Let's have a detailed look at server's behaviour. By the time of
      the second request the first one is still active, so if the server
      immediately sends its request there will be a period of time with
      double identical data transfer. It bothers the principles for
      mimimum traffic and for broadcaster's independance. The second
      request is sent later than the first, so according to the
      subjection Tz >> Tp the second one will expire later. On the other
      hand the server can immediately comply with the real-time transfer
      just by copying and sending the packets with destination the first
      requester to the second one too. If the server is in charge of the
      minimum transfer there are two variants:

      1) the server waits for the first request to expire and modifies
      its renovation with its own address;

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      2) the server sends its own request immediately and a refusal on
      behalf of the first client together with it.

      Both variants are acceptable. If the first client doesn't renew
      its request the first variant seems to be better. Without
      renovation the server will pass second client's request without
      any modification but after the first client's request is elapsed.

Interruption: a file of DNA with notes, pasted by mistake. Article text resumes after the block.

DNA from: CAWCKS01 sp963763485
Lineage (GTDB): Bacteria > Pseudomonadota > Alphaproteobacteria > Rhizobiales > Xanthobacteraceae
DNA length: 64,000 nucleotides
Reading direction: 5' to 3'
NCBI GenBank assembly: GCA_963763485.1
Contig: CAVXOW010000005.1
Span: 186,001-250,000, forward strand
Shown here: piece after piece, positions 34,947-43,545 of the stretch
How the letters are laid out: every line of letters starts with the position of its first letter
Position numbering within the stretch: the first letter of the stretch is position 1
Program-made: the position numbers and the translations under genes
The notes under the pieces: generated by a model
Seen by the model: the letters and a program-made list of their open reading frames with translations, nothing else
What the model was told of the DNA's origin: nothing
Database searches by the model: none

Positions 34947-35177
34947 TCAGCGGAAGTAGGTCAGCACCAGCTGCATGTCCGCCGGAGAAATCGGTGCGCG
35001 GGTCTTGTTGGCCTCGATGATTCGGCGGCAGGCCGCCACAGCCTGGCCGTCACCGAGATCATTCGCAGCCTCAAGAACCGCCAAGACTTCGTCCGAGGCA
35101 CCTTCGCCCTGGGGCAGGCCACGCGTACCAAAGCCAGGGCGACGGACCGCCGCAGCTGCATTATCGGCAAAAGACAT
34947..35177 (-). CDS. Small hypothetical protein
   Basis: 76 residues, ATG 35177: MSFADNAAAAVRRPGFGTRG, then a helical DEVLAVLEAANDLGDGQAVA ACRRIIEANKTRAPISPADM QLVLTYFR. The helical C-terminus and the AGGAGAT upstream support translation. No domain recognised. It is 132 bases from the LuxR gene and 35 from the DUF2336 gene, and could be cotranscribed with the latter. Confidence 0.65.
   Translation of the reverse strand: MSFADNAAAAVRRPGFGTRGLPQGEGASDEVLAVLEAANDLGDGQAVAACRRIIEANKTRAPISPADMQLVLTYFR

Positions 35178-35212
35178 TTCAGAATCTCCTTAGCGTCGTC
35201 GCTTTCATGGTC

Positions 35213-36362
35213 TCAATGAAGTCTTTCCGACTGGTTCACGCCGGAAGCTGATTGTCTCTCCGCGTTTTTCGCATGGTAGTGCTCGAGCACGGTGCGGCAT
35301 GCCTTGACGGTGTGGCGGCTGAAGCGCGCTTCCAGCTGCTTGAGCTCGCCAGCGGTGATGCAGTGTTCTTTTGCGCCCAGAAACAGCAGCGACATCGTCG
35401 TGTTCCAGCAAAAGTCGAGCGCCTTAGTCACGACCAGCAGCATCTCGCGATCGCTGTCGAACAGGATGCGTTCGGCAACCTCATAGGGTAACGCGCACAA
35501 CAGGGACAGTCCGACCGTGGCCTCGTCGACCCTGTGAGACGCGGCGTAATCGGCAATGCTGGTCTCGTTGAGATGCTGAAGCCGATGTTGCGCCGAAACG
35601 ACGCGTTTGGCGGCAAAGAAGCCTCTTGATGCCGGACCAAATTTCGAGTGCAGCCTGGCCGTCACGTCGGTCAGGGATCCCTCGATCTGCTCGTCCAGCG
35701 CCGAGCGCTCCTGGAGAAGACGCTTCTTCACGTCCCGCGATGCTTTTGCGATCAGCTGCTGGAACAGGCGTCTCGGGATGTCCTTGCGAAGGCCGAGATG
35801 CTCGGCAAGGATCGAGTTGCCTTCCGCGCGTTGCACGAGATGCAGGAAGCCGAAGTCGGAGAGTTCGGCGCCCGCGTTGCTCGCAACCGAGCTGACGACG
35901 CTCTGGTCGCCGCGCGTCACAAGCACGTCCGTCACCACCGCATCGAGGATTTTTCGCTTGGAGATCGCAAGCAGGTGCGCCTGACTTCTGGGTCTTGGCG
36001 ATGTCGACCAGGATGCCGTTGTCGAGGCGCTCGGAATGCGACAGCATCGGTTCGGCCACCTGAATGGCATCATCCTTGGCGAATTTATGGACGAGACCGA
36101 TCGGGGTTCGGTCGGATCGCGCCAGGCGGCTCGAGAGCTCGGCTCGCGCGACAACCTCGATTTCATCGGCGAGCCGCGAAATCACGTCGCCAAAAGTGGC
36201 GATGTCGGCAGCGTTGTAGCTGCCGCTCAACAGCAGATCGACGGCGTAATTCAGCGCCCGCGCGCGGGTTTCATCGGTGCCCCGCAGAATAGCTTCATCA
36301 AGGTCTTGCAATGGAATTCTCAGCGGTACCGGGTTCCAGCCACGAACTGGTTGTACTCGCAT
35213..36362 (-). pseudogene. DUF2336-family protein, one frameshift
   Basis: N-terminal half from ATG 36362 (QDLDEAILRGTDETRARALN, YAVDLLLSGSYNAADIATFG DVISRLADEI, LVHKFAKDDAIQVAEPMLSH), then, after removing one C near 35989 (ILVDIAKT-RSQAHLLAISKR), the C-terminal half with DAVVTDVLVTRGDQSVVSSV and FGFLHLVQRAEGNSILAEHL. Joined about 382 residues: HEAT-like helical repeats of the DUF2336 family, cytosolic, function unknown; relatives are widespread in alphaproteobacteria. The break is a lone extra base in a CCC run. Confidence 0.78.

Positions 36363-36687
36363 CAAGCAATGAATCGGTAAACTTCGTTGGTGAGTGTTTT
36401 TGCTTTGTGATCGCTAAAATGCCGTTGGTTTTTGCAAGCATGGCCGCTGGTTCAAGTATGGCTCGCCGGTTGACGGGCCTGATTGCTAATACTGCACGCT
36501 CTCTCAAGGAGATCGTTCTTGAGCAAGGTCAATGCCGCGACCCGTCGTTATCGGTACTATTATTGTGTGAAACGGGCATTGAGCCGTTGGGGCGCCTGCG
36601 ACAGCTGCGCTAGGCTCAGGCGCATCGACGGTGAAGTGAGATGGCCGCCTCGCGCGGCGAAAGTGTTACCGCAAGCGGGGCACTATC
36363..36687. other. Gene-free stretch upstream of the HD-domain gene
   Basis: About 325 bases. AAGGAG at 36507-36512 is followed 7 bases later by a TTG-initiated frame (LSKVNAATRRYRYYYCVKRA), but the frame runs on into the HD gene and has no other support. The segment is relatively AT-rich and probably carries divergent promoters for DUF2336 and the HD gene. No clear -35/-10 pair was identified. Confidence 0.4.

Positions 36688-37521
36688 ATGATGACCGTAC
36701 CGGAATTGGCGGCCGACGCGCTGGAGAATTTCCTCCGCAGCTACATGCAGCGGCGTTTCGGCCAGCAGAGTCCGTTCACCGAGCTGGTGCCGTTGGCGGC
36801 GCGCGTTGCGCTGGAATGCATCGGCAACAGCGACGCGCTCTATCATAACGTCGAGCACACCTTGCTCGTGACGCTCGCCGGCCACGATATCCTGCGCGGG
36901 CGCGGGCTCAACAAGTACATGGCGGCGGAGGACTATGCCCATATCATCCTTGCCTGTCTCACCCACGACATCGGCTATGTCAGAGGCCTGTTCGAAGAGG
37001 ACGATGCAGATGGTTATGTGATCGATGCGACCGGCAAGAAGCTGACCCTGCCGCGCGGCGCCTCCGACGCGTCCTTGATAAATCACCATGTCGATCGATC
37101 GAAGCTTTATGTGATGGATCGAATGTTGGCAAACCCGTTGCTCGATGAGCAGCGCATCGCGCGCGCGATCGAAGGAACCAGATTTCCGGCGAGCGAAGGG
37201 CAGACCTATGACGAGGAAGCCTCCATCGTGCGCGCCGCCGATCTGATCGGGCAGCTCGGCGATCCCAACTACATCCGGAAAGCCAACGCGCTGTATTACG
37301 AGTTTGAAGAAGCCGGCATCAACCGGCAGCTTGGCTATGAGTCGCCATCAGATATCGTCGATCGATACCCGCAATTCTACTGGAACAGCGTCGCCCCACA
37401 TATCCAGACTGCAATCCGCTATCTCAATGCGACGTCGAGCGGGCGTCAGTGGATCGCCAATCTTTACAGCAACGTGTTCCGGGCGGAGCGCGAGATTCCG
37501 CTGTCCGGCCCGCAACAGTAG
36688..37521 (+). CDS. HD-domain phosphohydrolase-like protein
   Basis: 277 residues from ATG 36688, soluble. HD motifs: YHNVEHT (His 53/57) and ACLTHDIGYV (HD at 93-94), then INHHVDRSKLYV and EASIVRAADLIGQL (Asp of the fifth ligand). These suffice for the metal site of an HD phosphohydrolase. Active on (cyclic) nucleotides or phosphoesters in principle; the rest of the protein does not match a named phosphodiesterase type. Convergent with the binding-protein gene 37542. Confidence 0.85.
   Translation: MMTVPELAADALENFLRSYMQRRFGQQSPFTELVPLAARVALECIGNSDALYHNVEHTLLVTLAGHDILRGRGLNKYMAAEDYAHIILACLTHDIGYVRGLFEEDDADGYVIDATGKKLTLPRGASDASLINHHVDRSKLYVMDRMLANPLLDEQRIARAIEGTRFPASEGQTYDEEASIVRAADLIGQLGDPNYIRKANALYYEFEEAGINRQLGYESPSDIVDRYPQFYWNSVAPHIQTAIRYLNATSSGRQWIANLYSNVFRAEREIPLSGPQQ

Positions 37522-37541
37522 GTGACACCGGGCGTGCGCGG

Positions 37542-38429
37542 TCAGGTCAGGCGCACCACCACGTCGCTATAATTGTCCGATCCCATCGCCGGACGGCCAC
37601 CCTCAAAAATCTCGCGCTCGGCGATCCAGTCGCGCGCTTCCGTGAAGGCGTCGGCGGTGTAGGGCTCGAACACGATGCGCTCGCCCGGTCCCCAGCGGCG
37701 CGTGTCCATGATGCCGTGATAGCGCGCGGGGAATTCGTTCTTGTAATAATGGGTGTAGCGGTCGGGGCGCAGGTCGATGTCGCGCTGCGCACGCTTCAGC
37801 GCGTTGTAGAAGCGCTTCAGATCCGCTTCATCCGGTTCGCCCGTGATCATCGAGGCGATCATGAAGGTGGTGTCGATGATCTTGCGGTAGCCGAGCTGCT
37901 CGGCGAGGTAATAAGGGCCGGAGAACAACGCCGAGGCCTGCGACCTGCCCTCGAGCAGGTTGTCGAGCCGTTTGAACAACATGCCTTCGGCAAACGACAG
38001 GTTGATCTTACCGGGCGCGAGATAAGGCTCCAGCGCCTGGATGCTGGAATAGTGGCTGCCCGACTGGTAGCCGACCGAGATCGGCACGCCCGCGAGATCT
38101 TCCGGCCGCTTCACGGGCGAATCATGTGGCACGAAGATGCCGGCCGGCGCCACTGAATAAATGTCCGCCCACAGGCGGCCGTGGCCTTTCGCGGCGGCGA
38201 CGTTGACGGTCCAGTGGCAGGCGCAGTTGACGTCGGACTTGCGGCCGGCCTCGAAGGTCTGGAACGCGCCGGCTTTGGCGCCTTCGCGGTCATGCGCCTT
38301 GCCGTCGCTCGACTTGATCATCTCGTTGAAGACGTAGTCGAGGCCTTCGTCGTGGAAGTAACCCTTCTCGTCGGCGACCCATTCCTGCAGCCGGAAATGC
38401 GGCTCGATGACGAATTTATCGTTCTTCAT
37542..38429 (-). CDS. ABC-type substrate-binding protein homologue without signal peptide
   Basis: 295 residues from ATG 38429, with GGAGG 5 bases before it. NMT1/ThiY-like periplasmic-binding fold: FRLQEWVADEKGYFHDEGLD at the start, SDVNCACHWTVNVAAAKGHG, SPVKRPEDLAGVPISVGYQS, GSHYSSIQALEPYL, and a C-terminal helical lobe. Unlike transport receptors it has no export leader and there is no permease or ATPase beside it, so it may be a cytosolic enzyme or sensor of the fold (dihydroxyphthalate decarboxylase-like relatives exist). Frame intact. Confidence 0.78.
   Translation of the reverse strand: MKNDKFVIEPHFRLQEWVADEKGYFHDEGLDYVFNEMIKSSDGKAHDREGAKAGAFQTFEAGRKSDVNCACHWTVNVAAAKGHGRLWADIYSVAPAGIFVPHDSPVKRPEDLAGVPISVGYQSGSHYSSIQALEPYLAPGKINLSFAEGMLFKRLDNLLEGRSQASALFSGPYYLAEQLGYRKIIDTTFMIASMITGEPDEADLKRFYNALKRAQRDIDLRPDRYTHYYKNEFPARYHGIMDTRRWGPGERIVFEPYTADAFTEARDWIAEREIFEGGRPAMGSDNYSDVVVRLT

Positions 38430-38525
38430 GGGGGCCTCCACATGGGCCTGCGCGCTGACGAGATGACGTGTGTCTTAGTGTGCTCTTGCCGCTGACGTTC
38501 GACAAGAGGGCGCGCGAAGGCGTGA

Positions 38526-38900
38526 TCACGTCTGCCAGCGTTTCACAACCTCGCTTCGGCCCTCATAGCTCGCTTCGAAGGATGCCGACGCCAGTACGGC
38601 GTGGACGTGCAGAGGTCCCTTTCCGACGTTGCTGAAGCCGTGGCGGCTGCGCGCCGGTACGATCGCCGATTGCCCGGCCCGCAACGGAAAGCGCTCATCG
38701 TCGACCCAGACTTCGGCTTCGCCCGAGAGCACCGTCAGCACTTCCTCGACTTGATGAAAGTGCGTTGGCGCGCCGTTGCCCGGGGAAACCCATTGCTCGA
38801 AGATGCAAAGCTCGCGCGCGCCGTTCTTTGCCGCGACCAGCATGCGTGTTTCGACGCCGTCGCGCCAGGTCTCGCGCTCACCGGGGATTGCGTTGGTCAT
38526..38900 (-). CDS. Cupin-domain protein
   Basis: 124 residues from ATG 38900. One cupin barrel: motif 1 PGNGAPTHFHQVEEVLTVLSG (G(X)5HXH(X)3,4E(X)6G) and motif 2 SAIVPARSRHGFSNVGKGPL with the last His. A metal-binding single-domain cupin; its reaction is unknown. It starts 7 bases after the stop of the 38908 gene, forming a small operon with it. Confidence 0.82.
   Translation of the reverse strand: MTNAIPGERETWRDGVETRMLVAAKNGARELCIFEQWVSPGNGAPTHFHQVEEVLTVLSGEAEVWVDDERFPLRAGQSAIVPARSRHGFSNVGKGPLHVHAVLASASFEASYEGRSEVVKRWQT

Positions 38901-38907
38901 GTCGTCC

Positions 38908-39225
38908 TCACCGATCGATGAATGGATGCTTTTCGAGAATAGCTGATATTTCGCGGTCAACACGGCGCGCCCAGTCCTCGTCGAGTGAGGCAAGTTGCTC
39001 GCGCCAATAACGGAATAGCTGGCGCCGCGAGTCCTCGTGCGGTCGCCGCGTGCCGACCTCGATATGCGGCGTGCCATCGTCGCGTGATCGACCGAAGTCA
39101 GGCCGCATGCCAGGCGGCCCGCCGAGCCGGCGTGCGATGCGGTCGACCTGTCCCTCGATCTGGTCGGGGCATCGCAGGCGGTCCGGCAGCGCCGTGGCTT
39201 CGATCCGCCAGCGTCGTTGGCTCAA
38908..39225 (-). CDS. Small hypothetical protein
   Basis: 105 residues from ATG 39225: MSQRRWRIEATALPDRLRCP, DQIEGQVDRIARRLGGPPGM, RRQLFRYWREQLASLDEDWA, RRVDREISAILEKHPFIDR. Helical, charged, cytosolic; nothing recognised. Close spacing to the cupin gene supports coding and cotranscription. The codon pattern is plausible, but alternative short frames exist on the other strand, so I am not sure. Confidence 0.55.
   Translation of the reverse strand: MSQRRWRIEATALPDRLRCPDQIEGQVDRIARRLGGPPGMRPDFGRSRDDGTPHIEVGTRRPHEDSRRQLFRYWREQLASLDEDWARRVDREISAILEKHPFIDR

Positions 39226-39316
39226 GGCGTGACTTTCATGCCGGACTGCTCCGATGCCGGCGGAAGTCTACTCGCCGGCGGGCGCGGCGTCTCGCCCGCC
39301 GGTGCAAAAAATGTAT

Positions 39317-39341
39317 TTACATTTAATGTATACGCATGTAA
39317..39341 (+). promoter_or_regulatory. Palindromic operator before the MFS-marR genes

If the second variant is chosen in the above situation there will
      be for a short period of time:

         server's REQUEST ->
         first client's REFUSAL ->
         second client's REQUEST ->
         server's REFUSAL,

      and as the second client's request was delayed there will soon be
      its next one.

      The basic principle of this model is the following:

      The server passes each request for a real-time program if there is
      no active request that passes through it for the same program. The
      server stops every request for a real-time program if there is at
      least one active request that passes through it for the same
      program. When the server stops client's request it send one for
      the same program with its own address as destination and takes up
      with multiplying the real-time data to all clients having active
      requests for this program.

      As the server acts this way any other host of the network should
      act this way too.

      A disadvantage - if a client's request is stopped it will start
      receiving the data which the server multiplies for the client.
      Anyway, it is possible that not the whole traffic for the previous
      client passes through the server, so the next one will not receive
      complete data but a partial one. It will be true until the
      previous client's request expires. After that the server will send
      the request and becoming a receiver of the whole data will act
      equally towards both clients.

      The idea of the model is in constructing local broadcasters in
      network areas with enhanced interest in one and the same program.
      The model will be called "Local Broadcasters model" or just LBC
      model in future. There are no additional rules for packet routing